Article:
Enemy at the gates: On Kerala-Karnataka border row

Kerala-Karnataka border issue poses questions on restrictions, relations during a pandemic

April 06, 2020 12:02 am | Updated 09:39 am IST

Kerala’s grievance over Karnataka sealing its border to prevent the spread of COVID-19 has brought under focus the extent and the possible limits, of restrictions that may be imposed by the government to deal with a public health emergency. After the Kerala High Court directed the Centre to ensure free vehicular movement for those requiring urgent medical treatment on the national highway that connects Kasaragod in Kerala to Mangaluru in Karnataka, the Supreme Court has directed the Centre to confer with the States and formulate the norms for creating a passage at Talapadi, the border. An amicable solution is possibly round the corner, as there are reports of Kasaragod district suffering due to the highway closure. Many here depend on medical facilities in Mangaluru for emergencies, while others rely on inter-State movement for essential medicines to reach them. These include those battling endosulfan poisoning for many years. Karnataka’s objection is based on the fact that Kasaragod has Kerala’s largest number of positive cases. It has a reasonable apprehension that allowing vehicles might result in the disease spreading to its territory. However, it is clear that those who may travel across the border for urgent medical needs are patients other than those who are pandemic victims. A key question that has arisen is whether legal measures taken by the State to prevent the further spread of an epidemic can extend to a point where there is no exception even for medical needs.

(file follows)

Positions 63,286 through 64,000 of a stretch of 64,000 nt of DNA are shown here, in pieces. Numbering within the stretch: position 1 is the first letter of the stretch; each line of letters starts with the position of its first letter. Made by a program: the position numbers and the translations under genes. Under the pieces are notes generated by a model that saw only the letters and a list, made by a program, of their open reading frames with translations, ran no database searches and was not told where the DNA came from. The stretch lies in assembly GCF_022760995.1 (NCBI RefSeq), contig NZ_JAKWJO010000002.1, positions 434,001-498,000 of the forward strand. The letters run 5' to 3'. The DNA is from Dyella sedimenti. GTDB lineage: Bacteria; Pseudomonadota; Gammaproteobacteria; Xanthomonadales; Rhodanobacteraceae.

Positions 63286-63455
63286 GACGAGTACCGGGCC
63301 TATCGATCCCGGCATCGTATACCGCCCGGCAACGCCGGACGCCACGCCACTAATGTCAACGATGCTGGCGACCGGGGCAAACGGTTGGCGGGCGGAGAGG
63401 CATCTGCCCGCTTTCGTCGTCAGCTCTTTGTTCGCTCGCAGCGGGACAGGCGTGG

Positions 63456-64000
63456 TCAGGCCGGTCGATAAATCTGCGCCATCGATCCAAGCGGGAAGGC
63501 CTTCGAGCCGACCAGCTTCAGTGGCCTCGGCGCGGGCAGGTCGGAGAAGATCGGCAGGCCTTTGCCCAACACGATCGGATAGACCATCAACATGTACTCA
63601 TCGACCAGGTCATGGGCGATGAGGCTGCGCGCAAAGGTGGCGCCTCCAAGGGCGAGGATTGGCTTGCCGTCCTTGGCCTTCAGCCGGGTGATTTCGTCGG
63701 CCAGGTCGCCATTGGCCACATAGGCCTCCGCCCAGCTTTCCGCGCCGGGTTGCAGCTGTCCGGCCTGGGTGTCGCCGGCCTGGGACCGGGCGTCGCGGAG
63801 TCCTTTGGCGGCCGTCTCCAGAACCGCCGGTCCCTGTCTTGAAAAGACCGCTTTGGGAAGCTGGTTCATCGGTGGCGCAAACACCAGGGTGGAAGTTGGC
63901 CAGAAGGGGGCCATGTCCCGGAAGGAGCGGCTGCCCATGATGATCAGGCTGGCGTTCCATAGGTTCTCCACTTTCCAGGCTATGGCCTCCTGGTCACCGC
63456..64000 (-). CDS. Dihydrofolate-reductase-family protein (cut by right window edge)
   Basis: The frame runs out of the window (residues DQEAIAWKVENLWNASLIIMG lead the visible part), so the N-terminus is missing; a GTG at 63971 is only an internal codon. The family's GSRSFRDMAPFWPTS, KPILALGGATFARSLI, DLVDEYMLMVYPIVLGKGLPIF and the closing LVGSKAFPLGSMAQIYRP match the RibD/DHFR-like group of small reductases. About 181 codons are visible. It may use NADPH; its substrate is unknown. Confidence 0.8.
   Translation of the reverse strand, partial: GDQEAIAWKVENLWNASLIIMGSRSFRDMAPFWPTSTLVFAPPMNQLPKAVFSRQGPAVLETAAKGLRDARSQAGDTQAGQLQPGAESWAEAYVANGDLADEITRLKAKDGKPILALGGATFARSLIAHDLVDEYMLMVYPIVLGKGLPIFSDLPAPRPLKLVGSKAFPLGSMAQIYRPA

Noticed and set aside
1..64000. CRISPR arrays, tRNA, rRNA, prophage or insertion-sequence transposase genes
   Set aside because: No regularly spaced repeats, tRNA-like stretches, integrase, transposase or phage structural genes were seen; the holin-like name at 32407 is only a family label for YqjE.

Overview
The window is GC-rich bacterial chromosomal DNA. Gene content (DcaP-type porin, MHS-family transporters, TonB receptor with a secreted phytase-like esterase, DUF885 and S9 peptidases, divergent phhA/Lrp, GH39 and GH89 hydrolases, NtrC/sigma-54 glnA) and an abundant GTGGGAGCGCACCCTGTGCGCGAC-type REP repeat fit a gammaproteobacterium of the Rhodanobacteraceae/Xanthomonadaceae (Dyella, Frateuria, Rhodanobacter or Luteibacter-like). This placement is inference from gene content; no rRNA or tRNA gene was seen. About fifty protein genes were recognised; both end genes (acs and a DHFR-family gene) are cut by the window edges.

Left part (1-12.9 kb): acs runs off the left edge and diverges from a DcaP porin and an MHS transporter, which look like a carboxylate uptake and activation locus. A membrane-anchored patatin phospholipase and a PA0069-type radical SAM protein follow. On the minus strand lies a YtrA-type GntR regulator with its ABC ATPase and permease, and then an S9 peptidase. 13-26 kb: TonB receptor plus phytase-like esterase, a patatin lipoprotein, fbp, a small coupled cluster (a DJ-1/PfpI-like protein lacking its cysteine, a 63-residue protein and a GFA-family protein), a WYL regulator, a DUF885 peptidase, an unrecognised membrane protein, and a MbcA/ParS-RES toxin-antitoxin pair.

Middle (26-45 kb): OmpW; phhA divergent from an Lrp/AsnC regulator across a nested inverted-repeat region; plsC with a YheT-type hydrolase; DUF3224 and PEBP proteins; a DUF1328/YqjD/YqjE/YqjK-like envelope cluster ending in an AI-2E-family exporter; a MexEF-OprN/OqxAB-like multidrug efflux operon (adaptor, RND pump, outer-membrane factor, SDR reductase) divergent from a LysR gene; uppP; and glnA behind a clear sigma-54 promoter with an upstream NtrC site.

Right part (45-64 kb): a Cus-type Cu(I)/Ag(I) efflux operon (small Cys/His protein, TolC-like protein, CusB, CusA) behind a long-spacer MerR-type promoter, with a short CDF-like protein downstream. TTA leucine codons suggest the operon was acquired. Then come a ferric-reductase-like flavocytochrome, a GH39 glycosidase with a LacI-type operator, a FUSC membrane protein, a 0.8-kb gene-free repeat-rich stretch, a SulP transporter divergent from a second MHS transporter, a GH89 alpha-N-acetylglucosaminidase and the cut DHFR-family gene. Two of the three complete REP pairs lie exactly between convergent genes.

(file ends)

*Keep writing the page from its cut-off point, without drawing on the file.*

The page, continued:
The Kerala High Court took the view that denying emergency medical aid amounts to a violation of the right to life and liberty, and addressed jurisdictional objections from Karnataka by observing that its direction was to the Centre, as what was under closure was a national highway. There is significant irony in the Kerala point of view. Late last month, the Kerala Governor promulgated the ‘Kerala Epidemic Diseases Ordinance, 2020’ to arm itself with extraordinary powers to deal with the pandemic. One of its clauses says the State can seal its borders for such period as necessary, while another empowers it to restrict the duration of essential or emergency services, including health, food supply and fuel. Karnataka may have reason to believe that it is equally entitled to seal its borders and restrict essential services. It is a moot question whether Kerala’s new law would weaken its case that its neighbour cannot shut down its border and deny medical access to its residents. Interestingly, inter-State migration and quarantine are under the Union List, while the prevention of infectious diseases moving from one State to another is under the Concurrent List. This can only mean that while States have the power to impose border restrictions, the responsibility to prevent a breakdown of inter-State relations over such disputes is on the Centre.


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